I am case number five.
The case that made people in the audience gasp and shake their heads at the discussion about Glycemic Targets at the American Diabetes Association’s 74th Scientific Sessions last week. I gasped along with them, because up until that moment, I had no idea that I was the anomaly in a study at all.
My pediatric endocrinologist is one of the top researchers (and endos, in my opinion) in the world. I spoke with her at the end of the first day after a terrific presentation about transitioning care through different stages of life she did with Dr. Ann Peters (who is another superstar endo). I had seen her last summer after almost twenty years and it’s always wonderful to connect with the woman who kept me alive when I wasn’t sure I wanted to have diabetes anymore. She’s important to me.
An email popped into my inbox on Saturday from her, asking if I would mind sharing a little more information about my history and if I would be willing to allow her to share my medical history with others – anonymously. I assumed it would be sort of a “Hey, even though you had crappy numbers as a teenager, all is not lost…” speech she would give to her teen patients to motivate them.
I would walk over hot coals or jump out of a plane for Dr. Laffel. That’s how much I feel indebted to her. “Of course,” I responded. “I own my story. I’m not ashamed of it. I’m lucky.” I send the email off and went on my merry way, not realizing how soon I would come to understand just how lucky I was.
Her talk was to be about glycemic targets and the new A1C recommendations that ADA has determined is appropriate for pediatric patients. (The previous? 8.0% A1C. Now? 7.5% A1C. Granted, the higher A1C is barely met by most patients now, but that’s besides the point, right? A topic for another day.)
The second slide of her discussion, as she explained to the standing room only audience, would show case studies of patients and their A1Cs over the years and their health outcome today. I thought to myself: “How cool! This should be interesting!”
Case study one was a female who ran with elevated A1Cs for many years. She’s now wheelchair bound in her 30s, after a stroke and is blind in one eye. Case study two, despite normal A1Cs in his youth, had elevated A1Cs in teen years and twenties, and currently lived with end stage renal disease and neuropathy. Case study three didn’t fare much better, with varying A1Cs after five years of almost perfect A1Cs after diagnosis. Case four made me cringe… she passed away at 28 from DKA after several other complications cropped up.
“Case number five. Born in 1970, diagnosed in 1983, with A1Cs ranging from 9.5% to 14.5% in her teens. She’s kept A1Cs since her thirties at 8.0% or less, and major complications?”
As the case info came up on the Powerpoint, the gradual realization that it was me she was presenting was accompanied by the chill that went down my spine.
“I believe that this patient has protective genes. We don’t know what they are, but we’re all looking for them.”
I saw a sea of intelligent heads nodding, leaning in towards each other to whisper their own thoughts about the five cases.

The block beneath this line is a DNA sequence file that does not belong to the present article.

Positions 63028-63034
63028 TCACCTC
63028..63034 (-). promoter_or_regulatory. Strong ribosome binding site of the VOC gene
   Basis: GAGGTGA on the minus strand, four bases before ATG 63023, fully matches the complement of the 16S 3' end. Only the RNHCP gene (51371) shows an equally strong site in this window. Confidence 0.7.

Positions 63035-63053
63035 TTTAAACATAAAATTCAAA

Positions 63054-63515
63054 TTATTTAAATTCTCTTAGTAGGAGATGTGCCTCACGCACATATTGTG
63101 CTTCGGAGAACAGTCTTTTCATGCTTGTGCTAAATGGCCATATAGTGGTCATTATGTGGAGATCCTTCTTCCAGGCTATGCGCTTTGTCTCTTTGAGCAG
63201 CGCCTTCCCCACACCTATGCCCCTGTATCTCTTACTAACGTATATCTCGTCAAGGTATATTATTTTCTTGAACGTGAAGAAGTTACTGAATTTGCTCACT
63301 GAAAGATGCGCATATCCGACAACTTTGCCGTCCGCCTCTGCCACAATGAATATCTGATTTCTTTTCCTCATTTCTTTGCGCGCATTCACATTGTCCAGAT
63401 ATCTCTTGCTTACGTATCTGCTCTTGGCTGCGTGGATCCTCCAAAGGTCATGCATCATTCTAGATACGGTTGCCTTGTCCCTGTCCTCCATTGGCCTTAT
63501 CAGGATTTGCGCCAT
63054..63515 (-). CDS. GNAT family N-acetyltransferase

The initial shock of what I was seeing and hearing on the screen passed, and I was glad to be standing against the wall at the back of the room. I didn’t have to excuse myself as the tears burned a trail down my cheeks.
I cried for the first four cases. For the protective genes they didn’t have.
I cried for myself. For how lucky I am. For the protective genes I do have and the harsh reality up on the screen, showing me that I have no business being as healthy as I am with the utter lack of care I chose in my teens. 14.5% A1C? Holy hell. That’s an average of 375 mg/dl. A walking zombie.
As soon as I’m eligible, I’ll participate in the Joslin Medalist study, which looks at individuals who have had Type 1 diabetes or 50 years or more. Have you heard of it? Here’s the link, but I’ll give you the highlights from the page:
Hyperglycemia is a major cause of diabetic vascular and neuropathic complications. However, a significant number of diabetic patients, known as the Joslin 50-Year Medalists, remain free from various complications such as nephropathy and proliferative retinopathy after 50 years or more of diabetes.
…Genetic studies are underway to determine whether these extraordinary survivors have typical type 1 diabetes or a different, yet unknown type of diabetes. Data from over 500 people have been analyzed and have led to very exciting discoveries.
I’ve got 19 years to go before I’m eligible, but those who come before me, like my friend, Richard Vaughn, who is part of the study, will help pave the way for what I am hoping will be the discovery of the gene that is the protective factor for me and others, and will hopefully be the beginning of gene therapy for those who do not have it.
I saw Dr. Laffel later that evening at an event.
“So, I’m Case Number Five.”
She nodded, giving me a calculated, questioning look.
“You were in the room?”
“Yep. And thank you for sharing. It showed me how lucky I am. I’m so glad that I was there.”
She smiled, and I knew that smile. It was the one I sat across from in my appointments.
I miss that smile.
“I’m glad you’re here.”
Please note: I received a scholarship from Diabetes Advocates, which paid for my airfare and hotel room and partial ground transportation.